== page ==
In The Play within the Play: The Enacted Dimension of Psychoanalytic Process Gil Katz presents and illustrates the "enacted dimension of psychoanalytic process." He clarifies that enactment is not simply an overt event but an unconscious, continuously evolving, dynamically meaningful process.
Using clinical examples, including several extended case reports, Gil Katz demonstrates how in all treatments, a new version of the patient’s early conflicts, traumas, and formative object relationships is inevitably created, without awareness or intent, in the here-and-now of the analytic dyad. Within the enacted dimension, repressed or dissociated aspects of the patient’s past are not just remembered, they are re-lived. Katz shows how, when the enacted dimension becomes conscious, it forms the basis for genuine and transforming experiential insight.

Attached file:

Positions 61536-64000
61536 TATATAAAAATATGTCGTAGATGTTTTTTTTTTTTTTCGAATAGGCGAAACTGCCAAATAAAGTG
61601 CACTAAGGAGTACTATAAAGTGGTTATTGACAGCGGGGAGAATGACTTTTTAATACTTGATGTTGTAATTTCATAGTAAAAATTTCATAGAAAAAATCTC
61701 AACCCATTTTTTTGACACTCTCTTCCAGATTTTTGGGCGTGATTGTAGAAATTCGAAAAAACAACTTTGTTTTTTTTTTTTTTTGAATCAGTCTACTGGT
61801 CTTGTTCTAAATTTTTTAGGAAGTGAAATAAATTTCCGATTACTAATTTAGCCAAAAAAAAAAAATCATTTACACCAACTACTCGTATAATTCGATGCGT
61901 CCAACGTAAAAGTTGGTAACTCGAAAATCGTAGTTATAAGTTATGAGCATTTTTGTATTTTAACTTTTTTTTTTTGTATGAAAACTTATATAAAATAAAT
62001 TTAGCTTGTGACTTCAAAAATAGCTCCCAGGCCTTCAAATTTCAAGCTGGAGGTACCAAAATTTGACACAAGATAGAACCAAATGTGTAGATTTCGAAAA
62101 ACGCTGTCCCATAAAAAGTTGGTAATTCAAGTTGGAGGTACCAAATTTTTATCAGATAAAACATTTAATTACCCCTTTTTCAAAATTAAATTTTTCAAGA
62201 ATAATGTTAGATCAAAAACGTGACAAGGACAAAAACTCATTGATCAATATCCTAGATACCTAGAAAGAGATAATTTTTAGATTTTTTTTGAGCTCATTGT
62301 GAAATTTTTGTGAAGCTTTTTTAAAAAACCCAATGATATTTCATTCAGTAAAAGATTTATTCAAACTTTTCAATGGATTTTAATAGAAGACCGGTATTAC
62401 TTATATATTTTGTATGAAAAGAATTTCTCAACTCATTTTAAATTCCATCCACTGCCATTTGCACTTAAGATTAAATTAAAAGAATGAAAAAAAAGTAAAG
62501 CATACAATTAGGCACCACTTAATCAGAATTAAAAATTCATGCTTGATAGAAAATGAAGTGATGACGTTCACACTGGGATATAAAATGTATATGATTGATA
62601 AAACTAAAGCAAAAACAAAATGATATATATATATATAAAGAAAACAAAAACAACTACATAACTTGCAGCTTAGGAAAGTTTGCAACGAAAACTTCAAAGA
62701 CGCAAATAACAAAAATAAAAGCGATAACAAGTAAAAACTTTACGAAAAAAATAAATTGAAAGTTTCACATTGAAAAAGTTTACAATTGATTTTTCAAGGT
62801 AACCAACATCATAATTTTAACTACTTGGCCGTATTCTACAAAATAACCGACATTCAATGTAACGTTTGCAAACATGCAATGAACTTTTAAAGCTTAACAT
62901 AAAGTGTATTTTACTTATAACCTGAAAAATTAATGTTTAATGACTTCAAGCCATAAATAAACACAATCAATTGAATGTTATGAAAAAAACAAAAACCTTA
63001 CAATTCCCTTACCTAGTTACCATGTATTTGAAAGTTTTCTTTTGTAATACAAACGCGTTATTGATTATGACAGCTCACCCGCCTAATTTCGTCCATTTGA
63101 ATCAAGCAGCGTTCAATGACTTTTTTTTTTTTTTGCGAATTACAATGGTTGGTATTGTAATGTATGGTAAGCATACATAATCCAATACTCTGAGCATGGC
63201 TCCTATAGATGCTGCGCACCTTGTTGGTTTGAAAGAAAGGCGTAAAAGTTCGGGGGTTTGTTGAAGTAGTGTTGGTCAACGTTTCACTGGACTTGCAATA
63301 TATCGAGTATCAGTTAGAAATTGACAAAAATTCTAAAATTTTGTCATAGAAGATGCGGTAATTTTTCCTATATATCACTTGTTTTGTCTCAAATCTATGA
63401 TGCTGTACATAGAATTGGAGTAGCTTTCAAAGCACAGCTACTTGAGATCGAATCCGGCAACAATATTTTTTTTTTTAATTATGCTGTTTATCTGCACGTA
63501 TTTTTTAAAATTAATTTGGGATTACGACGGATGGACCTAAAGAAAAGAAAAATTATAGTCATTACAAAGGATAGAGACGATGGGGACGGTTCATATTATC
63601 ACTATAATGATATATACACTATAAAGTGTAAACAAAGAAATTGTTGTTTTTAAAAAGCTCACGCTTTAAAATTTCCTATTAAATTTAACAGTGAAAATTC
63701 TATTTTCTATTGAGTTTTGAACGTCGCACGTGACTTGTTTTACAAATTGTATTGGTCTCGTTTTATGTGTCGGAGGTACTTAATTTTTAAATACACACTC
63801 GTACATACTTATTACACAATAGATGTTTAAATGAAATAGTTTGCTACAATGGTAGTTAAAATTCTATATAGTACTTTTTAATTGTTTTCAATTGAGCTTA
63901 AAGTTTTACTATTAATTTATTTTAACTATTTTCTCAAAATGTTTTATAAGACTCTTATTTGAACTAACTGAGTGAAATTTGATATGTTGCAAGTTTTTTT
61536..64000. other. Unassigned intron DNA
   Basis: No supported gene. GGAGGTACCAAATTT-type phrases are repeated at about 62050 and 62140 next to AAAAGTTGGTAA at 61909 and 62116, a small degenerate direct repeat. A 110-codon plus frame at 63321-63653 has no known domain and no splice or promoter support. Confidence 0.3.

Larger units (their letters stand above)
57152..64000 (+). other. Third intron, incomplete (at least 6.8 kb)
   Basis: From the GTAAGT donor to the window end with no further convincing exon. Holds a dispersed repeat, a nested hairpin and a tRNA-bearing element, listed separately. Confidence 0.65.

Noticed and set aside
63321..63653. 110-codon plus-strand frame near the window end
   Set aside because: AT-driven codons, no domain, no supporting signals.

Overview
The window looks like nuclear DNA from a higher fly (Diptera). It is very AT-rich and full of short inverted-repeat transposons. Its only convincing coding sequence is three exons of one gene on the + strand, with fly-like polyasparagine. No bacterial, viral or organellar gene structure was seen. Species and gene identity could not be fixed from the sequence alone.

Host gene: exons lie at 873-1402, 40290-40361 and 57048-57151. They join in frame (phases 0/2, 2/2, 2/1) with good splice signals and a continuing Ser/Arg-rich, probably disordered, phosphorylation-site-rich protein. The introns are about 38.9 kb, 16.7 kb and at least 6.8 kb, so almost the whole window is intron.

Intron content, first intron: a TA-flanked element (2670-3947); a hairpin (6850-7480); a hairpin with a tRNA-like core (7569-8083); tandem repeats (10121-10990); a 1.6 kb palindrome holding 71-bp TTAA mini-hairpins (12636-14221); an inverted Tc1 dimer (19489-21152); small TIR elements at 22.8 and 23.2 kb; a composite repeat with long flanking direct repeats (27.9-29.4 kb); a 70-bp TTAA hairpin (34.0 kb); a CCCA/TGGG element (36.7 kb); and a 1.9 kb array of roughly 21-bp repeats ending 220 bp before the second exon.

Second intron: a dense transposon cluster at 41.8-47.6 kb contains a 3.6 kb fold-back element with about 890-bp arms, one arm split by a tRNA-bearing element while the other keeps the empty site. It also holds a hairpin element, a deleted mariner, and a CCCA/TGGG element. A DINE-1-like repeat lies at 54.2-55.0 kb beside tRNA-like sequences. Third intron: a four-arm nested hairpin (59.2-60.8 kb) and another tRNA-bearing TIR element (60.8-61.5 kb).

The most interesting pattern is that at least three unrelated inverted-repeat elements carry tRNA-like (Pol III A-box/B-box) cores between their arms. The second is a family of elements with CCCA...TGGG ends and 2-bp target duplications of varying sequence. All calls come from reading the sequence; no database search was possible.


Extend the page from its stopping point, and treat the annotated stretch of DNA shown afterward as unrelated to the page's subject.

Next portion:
"This is an indispensable book for anyone interested in contemporary psychoanalytic theory and practice. In a definitive, highly original, and practically useful way, Dr. Katz augments and enriches our understanding of the concept of enactment by demonstrating that it is an ongoing unconscious process that plays a central role in every treatment. In doing so, he has made a major contribution to our field." - Theodore J. Jacobs, M.D., Training and Supervising Analyst, New York Psychoanalytic Institute and the Institute for Psychoanalytic Education
"In "The Play within the Play: The Enacted Dimension of Psychoanalytic Process," Gil Katz gives us a much needed overview of thinking about enactments in clinical work. From a contemporary Freudian object relations perspective, he offers a comprehensive, fair-minded study of contributions from a wide range of theoretical traditions. Katz's book is a sure-handed guide through the complexities of this topic. Candidates and practitioners alike will be challenged to test their own thinking against his original observations and formulations." - Jay Greenberg, Ph.D., Training and Supervising analyst, William Alanson White Institute and Editor, The Psychoanalytic Quarterly